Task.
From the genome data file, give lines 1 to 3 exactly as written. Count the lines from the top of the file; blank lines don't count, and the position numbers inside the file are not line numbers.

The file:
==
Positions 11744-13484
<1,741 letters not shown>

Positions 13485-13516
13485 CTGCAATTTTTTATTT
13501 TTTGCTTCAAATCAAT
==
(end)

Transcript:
Positions 11744-13484
<1,741 letters not shown>

Positions 13485-13516